The Wulff T900 "Superschnell" Transporter is a high-speed truck produced by Wulff in 1955, totalling only one unit.
Wulff had spent the majority of the 1940's rebuilding after World War II, but as the 50's came around, a much larger focus was put on expanding existing factories as well as the headquarters. Wulff, being headquartered in Siegen, Germany, did not have access to its own testing track. The closest existing option was the Nürburgring, roughly two hours away by car. Therefore, the decision was made that while an in-house testing course was being planned and built for Wulff, the Nürburgring would serve as the main testing track. As a result, a high-speed, highway-focused truck which could carry a car to-and-from the Nürburgring within the day was commissioned.
Production and service at Wulff
Soon after the commissioning of a high-speed truck, engineers at Wulff began work on what would become the T900. An all-new chassis had to be constructed, resulting in a custom steel-frame being built to fit the body. The cabin was placed far forward to offset the weight of the bed and eventual car on top, making for a very unusual, forward-leaning appearance. The body was hand-constructed from steel. Caved-in flat pieces were molded between the wheelarches, giving carrying space to four spare wheels. Double wishbones were used for the front suspension, but the rear used stiff leaf springs, to allow for cars of varying weight to be carried. Only one car was to be carried on it, meaning overall size could be kept relatively small for a truck - it was just 6.5 meters long, much shorter than any full-size truck available. This also meant it fit better on rural roads, and could transport vehicles to difficult locations much more easily.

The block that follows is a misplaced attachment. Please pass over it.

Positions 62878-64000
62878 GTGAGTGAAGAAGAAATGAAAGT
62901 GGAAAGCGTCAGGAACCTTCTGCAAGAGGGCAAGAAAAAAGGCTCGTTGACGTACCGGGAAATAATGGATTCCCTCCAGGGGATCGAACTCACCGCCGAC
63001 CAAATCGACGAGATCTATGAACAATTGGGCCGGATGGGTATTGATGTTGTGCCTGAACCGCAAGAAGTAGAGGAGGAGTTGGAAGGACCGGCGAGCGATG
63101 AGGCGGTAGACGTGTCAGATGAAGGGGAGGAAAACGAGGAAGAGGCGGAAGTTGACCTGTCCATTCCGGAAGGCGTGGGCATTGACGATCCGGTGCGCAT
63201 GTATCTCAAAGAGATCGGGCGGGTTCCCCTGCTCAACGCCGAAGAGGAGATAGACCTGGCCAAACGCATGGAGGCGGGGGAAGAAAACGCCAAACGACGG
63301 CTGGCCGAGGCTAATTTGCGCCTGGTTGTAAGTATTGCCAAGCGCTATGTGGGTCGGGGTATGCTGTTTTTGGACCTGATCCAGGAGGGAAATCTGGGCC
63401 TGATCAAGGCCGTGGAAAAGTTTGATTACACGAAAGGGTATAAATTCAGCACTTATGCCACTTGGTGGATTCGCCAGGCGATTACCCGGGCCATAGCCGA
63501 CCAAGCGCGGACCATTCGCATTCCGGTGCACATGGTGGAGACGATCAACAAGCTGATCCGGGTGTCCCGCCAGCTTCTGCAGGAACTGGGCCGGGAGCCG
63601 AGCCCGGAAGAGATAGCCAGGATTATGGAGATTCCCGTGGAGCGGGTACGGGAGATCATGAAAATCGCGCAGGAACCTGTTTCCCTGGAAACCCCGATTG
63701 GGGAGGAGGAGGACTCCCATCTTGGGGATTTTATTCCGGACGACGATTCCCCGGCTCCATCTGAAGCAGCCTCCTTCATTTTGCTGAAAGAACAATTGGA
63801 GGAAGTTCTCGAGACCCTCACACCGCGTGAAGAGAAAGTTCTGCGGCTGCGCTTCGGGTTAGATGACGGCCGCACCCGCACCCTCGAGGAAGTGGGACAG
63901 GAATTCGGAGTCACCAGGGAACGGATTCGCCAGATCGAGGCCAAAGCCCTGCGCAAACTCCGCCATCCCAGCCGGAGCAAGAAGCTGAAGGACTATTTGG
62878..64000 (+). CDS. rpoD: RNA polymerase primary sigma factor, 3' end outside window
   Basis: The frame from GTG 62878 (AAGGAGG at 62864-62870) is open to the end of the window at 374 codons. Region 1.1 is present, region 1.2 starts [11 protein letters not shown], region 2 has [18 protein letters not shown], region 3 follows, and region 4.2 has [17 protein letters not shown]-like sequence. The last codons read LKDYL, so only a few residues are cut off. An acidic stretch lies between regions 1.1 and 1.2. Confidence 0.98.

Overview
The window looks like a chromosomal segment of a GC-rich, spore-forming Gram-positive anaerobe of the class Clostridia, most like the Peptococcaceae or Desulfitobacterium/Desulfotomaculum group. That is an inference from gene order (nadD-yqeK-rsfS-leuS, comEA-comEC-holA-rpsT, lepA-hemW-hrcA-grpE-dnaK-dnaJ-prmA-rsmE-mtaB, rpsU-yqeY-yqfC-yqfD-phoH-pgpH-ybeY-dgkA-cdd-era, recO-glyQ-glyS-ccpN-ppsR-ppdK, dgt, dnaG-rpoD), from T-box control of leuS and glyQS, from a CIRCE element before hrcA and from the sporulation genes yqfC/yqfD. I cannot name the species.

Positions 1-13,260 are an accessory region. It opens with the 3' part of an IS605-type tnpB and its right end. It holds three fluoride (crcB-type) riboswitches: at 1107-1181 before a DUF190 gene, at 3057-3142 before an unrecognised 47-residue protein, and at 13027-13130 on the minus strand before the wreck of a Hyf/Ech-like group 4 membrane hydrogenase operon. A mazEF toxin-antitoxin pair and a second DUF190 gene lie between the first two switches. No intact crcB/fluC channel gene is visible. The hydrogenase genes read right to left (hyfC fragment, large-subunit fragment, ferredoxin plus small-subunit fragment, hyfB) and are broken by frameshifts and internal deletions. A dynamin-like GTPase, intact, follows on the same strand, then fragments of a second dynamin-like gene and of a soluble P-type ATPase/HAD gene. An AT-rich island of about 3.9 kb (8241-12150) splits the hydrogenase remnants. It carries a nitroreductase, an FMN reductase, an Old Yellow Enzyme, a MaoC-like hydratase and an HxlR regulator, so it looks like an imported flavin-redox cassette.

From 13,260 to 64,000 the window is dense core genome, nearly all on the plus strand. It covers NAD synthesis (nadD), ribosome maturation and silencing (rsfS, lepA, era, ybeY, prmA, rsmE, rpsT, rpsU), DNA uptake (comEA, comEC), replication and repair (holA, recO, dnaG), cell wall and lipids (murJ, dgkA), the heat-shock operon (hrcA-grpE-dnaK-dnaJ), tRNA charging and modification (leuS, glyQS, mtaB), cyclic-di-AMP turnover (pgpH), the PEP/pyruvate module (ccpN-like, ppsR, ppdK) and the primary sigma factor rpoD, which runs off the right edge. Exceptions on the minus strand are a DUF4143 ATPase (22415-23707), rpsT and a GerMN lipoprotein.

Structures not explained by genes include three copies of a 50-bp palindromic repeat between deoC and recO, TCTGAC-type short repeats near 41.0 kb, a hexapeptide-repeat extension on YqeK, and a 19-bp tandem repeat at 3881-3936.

The engine was an in-house designed 3.8 liter straight-6 engine, producing 197 horsepower. This engine was coupled to a 4-speed manual transmission, geared to reach a speed of approx. 160 km/h unloaded. Loaded with a car, the T900 could reach around 140 km/h.
The T900 project was completed in early 1955, and was quickly nicknamed the "Superschnell", due to its hugely improved speed over that of the previous heavy-duty full-size trucks, which only averaged 70-80 km/h. Travel time to and from destinations were essentially cut in half, and the project was touted as a success. Even though Wulff had built its own test track by the early 1960's, the "Superschnell" continued to see use as a transport vehicle for Wulff for many years following.
Retiring and subsequent years
The Superschnell together with a '73 Wulff T484.
Come the mid-1970's, Wulff had had its own test track for several years, and more efficient means of transport had become available. The Superschnell was quietly retired in 1975. After sitting some years in storage, it was in the 1980's put on display at Wulff's museum and headquarters in Siegen, Germany. It has routinely been brought out to events and displayed publicly, and remains a popular attraction due to its unusual appearance and significance to the company.
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Remember - it's best to tie down whatever car you are carrying with nodes, or else you will risk it falling off the side in corners. The Superschnell also has a low-range transmission, should you need it.
This was a lot of fun to make, I hope you enjoy the truck!